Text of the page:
Web Exclusives: On
Working closely with
brilliance and getting the hang of it
By John Lurz '03 johnlurz@Princeton.EDU
Dry mouth, sweaty palms, and a racing heartbeat
accompanied me as I walked into my thesis adviser's office last
week. It was our first meeting. I had a few rough ideas about a
topic bouncing around in my head, but the sight of Princeton University
Professor of English D. Vance Smith immediately ejected them from
my mind like a pilot in a flight emergency. And it wasn't because
Professor Smith is an intimidating figure. Far from it. He is a
tall, reserved man who wears little round glasses. His goatee, neatly
trimmed, is delicately scattered with gray. His gentle accent, though
slight, reminds me he grew up in South Africa. No, it wasn't his
actual appearance that emptied my mind, it was the need I felt to
be as intelligent and as much of an expert as I envisioned Professor
Smith to be.
That afternoon, I imagined him as a draconian
task master ready to impatiently fling me out of his office for
lacking a definite and completely formulated not to mention
brilliant thesis topic. I imagined that an eminent and busy
professor would not take any more time than completely necessary
to work with a babbling, incoherent undergraduate.
Which was why his first question "How
was your summer?" immediately startled me into a rambling
chain of prattle about summer days spent hiking in New Hampshire.
Did Professor Smith really care about my summer or was he just being
polite, I wondered. When I finally remembered all the manners my
parents taught me and asked him about his summer, he responded with
tales of teaching and traveling with his family.
All of a sudden, words like "my wife"
and "vacation" were coming out of his mouth. Is Professor
Smith a real person who has actual human relationships, I asked
myself? Does he actually lead a life outside of being an articulate
and accomplished Medievalist lecturing on Chaucer? Is he also a
husband, friend and colleague who interacts with people the way
my friends and I do? As we talked, I began to realize the pigeonhole
I'd put Professor Smith into was quite a narrow and limited view
We continued chatting, talking about the classes
I was taking and the ones he was teaching, about my plans for next
year, and about a friend of mine who is a former advisee of his.
I suddenly felt the need to stop "wasting" his time and
get to the point of the meeting. I thought that he must have more
important things to do: maybe work on his own writing or prepare
a lecture for the next day.
I began, almost in spite of myself, to repeat
the rehearsed lines about the relationship between memory and writing
that I hoped I could develop into a viable thesis topic for my English
degree. I'd written my junior paper on a theory of the novel in
which memory played a crucial role and wanted to expand a bit on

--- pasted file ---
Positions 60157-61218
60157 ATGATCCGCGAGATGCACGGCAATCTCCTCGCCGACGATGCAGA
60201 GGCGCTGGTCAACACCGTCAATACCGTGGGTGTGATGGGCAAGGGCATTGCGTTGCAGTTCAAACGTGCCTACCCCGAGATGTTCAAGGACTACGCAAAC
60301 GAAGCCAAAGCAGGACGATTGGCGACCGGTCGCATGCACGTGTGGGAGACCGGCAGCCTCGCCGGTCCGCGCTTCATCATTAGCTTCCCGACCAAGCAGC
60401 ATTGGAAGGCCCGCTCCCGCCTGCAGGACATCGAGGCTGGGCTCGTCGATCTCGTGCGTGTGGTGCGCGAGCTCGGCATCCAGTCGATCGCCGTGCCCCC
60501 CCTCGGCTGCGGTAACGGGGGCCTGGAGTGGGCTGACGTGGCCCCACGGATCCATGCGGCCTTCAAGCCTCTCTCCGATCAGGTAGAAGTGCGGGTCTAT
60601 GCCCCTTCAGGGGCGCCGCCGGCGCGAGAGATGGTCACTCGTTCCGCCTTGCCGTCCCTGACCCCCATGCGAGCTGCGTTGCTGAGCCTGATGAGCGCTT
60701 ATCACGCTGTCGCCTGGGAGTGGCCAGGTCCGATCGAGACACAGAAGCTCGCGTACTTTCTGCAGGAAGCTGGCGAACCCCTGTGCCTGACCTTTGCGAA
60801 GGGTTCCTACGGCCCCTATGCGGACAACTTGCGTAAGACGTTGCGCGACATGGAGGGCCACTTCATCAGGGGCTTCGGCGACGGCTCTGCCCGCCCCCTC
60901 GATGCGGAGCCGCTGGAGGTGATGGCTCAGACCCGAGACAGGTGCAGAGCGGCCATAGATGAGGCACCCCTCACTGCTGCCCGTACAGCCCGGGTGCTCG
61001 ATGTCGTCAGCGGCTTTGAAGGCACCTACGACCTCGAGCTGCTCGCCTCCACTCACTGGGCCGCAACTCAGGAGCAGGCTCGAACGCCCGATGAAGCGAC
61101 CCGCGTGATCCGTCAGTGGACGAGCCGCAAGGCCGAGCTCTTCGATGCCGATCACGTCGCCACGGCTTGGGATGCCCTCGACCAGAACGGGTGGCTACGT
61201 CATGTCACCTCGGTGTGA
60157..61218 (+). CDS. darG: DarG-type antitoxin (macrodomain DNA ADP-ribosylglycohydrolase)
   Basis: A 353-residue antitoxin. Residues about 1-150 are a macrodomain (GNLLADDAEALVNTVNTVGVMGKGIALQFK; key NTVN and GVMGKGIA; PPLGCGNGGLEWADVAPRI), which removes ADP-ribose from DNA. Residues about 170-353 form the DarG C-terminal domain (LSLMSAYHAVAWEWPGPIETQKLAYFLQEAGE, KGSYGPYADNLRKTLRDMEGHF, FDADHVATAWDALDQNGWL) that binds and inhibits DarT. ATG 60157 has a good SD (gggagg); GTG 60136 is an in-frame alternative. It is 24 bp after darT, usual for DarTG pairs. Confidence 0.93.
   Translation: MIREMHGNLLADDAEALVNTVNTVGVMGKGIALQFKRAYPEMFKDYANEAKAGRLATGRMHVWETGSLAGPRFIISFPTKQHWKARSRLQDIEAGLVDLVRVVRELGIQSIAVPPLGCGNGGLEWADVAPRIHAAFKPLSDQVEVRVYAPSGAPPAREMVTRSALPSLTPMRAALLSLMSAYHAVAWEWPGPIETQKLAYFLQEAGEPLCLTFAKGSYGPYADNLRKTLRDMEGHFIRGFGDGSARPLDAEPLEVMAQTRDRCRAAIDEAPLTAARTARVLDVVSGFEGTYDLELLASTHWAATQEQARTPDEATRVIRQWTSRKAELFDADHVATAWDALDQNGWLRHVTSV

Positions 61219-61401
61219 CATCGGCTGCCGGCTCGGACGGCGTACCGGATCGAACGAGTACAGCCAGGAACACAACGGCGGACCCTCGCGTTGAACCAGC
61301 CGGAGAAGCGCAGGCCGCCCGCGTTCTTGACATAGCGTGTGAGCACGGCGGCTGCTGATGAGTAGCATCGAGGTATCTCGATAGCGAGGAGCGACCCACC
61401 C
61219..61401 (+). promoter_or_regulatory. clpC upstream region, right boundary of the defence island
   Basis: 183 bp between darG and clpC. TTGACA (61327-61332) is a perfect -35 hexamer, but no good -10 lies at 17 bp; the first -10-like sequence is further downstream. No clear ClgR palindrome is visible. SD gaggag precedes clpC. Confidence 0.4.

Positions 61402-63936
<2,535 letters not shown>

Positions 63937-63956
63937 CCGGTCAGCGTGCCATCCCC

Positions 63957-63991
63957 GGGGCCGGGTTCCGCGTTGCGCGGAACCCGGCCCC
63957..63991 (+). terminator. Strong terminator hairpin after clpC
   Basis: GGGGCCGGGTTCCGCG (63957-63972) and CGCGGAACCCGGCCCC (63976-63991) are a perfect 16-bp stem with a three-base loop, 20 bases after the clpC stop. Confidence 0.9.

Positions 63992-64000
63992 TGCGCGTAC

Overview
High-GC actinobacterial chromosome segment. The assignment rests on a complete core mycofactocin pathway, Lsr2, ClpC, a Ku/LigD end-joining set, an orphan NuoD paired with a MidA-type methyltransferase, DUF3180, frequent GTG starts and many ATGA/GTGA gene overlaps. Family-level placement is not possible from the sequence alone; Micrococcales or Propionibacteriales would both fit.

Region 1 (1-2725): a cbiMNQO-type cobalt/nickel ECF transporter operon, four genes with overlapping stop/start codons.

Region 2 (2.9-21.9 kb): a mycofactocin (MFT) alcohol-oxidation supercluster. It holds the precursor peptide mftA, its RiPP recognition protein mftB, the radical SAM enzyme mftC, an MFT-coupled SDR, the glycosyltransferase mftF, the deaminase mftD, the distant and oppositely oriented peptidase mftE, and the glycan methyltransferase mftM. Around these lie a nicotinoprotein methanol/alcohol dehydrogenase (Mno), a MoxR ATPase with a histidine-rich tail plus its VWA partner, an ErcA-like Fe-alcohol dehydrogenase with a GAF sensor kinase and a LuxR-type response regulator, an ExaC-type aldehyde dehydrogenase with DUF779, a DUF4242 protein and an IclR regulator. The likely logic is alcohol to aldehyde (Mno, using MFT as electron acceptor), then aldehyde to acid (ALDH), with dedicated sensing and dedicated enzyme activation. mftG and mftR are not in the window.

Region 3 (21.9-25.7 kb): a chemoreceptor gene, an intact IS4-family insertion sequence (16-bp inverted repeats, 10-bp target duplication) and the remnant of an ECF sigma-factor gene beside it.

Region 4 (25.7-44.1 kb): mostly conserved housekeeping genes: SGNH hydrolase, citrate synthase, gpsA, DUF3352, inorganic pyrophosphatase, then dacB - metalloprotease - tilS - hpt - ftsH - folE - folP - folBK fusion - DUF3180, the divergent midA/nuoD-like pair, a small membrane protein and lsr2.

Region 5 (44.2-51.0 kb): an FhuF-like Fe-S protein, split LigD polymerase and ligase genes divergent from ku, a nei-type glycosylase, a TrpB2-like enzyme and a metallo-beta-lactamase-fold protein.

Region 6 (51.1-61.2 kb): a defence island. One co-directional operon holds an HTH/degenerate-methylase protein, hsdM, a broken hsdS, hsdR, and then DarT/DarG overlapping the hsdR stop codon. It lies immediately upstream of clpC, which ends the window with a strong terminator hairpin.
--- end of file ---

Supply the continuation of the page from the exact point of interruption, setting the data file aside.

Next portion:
that. The way writing aids or harms the faculty of memory had interested
me since I began aspiring to write my own fiction.
When Professor Smith began asking me questions
about my ideas, I felt threatened did he not think they were
smart ideas? Had I ruined my chance for impressing him? How could
I salvage something of this meeting? I began to sweat more, and
my heartbeat surged as I tried to think about his questions and
respond with intelligent answers. Was I saying the right thing,
I wondered? What did he think? Was he going to send me out of his
office with a look of disdain and contempt?
And as I responded to his questions and he responded
to my answers with comments or more questions, I grew used to the
dialectic, falling easily into the Socratic method. Teasing relevant
ideas from my garbled words, Professor Smith formulated and repeated
back to me in a more coherent and clear style what I had blathered
to him. After a few minutes, we had a viable beginning point for
a topic, were assembling a reading list, and we were both excited
about the prospect of the work ahead. The idea had been mine from
the start, but I just needed the help of Professor Smith to focus
it into something about which I could write 80+ pages. He told me
to email him sometime in the coming week and we could set up another
He told me, though, that I shouldn't hesitate
to hound him for appointments and attention, admitting that he could
be a bit absent-minded. At that moment I realized that professors
are people too.
Professor Smith as well as every other
professor on our campus have real feelings, real relationships,
and don't just exist as talking heads in front of a group of cowering
undergrads. They aren't perfect; they have doubts; they aren't always
sure of things. And sometimes they forget about their advisees.
It was undoubtedly an immature viewpoint that
I held of my adviser that probably hints at my own insecurities
and self-confidence issues more than I'd like to acknowledge. Yet,
from what I've heard from talking with my friends, I'm not the only
one who thinks this way.
It's not our job, though, to be perfect, brilliant
academics; we're supposed to flounder around with ideas, and professors
are supposed to help us. Professors enjoy taking time to work with
students. If you've ever taught anything, you know the satisfaction
that comes from that look of comprehension or from watching someone
accomplish a goal you've helped them to achieve.
It's important to remember that someone helped
these professors to get where they are and that many times they
are learning as much from you as you are from them. One day
be it tomorrow or further in the future, whether it be in academia,
business, or any other field you'll be helping and teaching
reach John at johnlurz@Princeton.EDU